With Cablevision Finally In The Red Zone, Time Warner Cable Is On The Clock

Now that Cablevision has reached a deal with NFL Network, the ball's in Time Warner Cable's court, as they remain the largest cable operator not carrying NFLN or NFL RedZone. Instead, TWC is busy addressing more pressing issues - like ice cream.

Cablevision subscribers: Your long national nightmare is over.

Your long National Football League nightmare, that is.

On Thursday, the seventh largest cable operator (ninth overall counting DirecTV and Dish) has reached a multi-year agreement with NFL Network to carry that channel, as well as NFLN’s premium RedZone channel.

Over half of Cablevision’s subscribers – those currently with access to selected “iO” packages – will receive NFL Network on Channel 150 and NFL RedZone on Channel 151, starting Friday – or just 3,574 days after NFL Network went on the air.

The deal with Cablevision pushes NFL Network’s household tally toward 70 million, and brings clearance of NFLN to many New York City viewers.

But not all of them. Because there is still one major cable operator that’s still pulling a long-term Darrelle Revis.

Yep, Time Warner Cable is still holding out.

Brian Rolapp, NFL Media’s COO, was asked by sports and sports media columnist Neil Best of Newsday – the newspaper Cablevision purchased four years ago – to comment on the current negotiations, if any, between NFL Network and Time Warner.

To nobody’s surprise, there are none.

No, not comments; negotiations.

“We are not talking, regrettably. We are not close.”

The fact that Time Warner immediately jettisoned the NFL Network and NFL RedZone signals upon taking over Insight Communications cable systems two weeks ago should give you an idea that TWC has some kind of grudge against NFLN.

And Rich Eisen is not having any of it, any longer.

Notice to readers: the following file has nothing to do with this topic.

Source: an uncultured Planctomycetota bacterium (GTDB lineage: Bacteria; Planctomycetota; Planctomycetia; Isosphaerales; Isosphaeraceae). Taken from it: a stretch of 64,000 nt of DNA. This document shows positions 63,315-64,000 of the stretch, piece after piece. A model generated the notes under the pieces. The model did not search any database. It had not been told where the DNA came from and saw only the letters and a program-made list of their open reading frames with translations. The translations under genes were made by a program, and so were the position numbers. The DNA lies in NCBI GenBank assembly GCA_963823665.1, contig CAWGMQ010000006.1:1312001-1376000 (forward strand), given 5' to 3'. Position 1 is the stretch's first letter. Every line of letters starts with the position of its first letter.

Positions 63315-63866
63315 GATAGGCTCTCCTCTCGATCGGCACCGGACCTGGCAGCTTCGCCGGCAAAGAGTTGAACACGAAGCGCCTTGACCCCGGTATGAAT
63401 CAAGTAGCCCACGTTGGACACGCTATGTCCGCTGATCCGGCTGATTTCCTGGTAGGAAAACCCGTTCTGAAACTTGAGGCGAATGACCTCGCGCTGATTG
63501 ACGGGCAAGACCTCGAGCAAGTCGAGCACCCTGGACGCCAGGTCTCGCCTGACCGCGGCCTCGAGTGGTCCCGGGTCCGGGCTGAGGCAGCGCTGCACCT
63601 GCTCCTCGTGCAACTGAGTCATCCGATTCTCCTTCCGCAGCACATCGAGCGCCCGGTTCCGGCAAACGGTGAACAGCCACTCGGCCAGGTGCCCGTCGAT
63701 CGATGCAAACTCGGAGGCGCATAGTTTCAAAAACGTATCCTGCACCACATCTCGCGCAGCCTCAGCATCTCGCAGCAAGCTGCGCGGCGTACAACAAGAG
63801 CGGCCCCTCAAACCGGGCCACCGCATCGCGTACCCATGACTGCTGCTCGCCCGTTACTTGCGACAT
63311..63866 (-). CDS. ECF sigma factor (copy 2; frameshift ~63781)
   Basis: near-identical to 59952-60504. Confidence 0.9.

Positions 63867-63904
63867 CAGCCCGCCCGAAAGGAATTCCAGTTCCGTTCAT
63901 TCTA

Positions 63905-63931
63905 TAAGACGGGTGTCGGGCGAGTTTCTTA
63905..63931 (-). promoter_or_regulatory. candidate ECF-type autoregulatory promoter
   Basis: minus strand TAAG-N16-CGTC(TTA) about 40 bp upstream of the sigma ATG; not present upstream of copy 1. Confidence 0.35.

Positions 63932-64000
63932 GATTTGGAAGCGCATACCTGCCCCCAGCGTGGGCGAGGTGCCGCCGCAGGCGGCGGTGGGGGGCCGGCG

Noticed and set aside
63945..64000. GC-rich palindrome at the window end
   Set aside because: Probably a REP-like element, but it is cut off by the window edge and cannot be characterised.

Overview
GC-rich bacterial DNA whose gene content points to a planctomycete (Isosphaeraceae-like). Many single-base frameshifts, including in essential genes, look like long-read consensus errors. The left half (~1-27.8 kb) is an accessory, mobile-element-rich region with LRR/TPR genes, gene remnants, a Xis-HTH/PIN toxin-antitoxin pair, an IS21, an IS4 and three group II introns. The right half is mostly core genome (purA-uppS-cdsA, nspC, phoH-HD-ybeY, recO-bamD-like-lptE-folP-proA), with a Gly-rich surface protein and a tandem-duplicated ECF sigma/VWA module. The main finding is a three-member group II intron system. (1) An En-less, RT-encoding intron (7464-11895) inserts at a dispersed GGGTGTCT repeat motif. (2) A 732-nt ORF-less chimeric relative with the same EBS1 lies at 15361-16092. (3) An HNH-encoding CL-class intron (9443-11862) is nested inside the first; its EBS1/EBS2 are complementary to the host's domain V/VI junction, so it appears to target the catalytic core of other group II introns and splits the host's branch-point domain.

“Time Warner Cable has officially run out of excuses,” the lead NFL Network personality tweeted as he announced the news to his followers. He also implored one of his followers, a TWC subscriber pining for NFLN, to “tell TWC, but don’t let the rep tell [you] they’re ‘in talks’ or ‘trying’. It’s BS.”

One Twitter user actually sent a tweet to Time Warner Cable/New York’s Twitter account – and copied Eisen, who replied, “Keen to hear this answer.” Hours later, the user wrote: “The answer is about what I expected. Complete and utter silence. Too busy tweeting about their ice cream truck.”

It’s true.

The first three tweets since the NFL Network/Cablevision deal announcement from the Time Warner Cable/New York Twitter account revolved around an ice cream truck traveling through Queens to raise money for charity.

Even Chad Johnson couldn’t make this stuff up.

When Rich Eisen is screaming for Time Warner Cable to resolve their differences and carry NFL Network, what Time Warner Cable actually hears is someone screaming for ice cream.

Meanwhile, Time Warner Cable is actually addressing NFL Network via its @TWCableHelp Twitter feed:

“While we cannot comment on specific terms, it’s Time Warner Cable’s position that the NFL’s demands are not in line with the current value of the programming they offer, especially since our customers already collectively pay millions of dollars per year to watch the majority of NFL games and content on networks like ESPN, Fox, CBS, and NBC. We understand that a segment of our customer base wants this programming, so we’ll continue negotiating.”

In other words, it might just be another 3,574 days before Time Warner Cable subscribers will get to see NFL Network. Remember, an NFL executive just said that they’re “not close” to negotiations with TWC.

Translation: TWC is serving what Rich Eisen dubs “BS” to its own customers.

And that’s not good business.

Fed-up Time Warner subscribers may opt to look for alternatives (e.g. Verizon FiOS) in their area. (Disclosure: I was actually a Cablevision customer for many years until I signed up with Verizon a couple of years ago – and I kid you not, just days ago, I re-upped for another two years; I don’t think this new deal is going to alter my personal situation.)

Of course, if you’re a TWC in a dubious situation, like ProFootballTalk.com writer Josh Alper, “in a building that doesn’t have access to FiOS or [DirecTV],” I suppose your best bet is to stick it out.

Like those Cablevision subscribers who stuck it out all these years without their adequate football fix.

With the second largest cable operator still denying its customers NFL Network, it’s time for Time Warner Cable to fix it.

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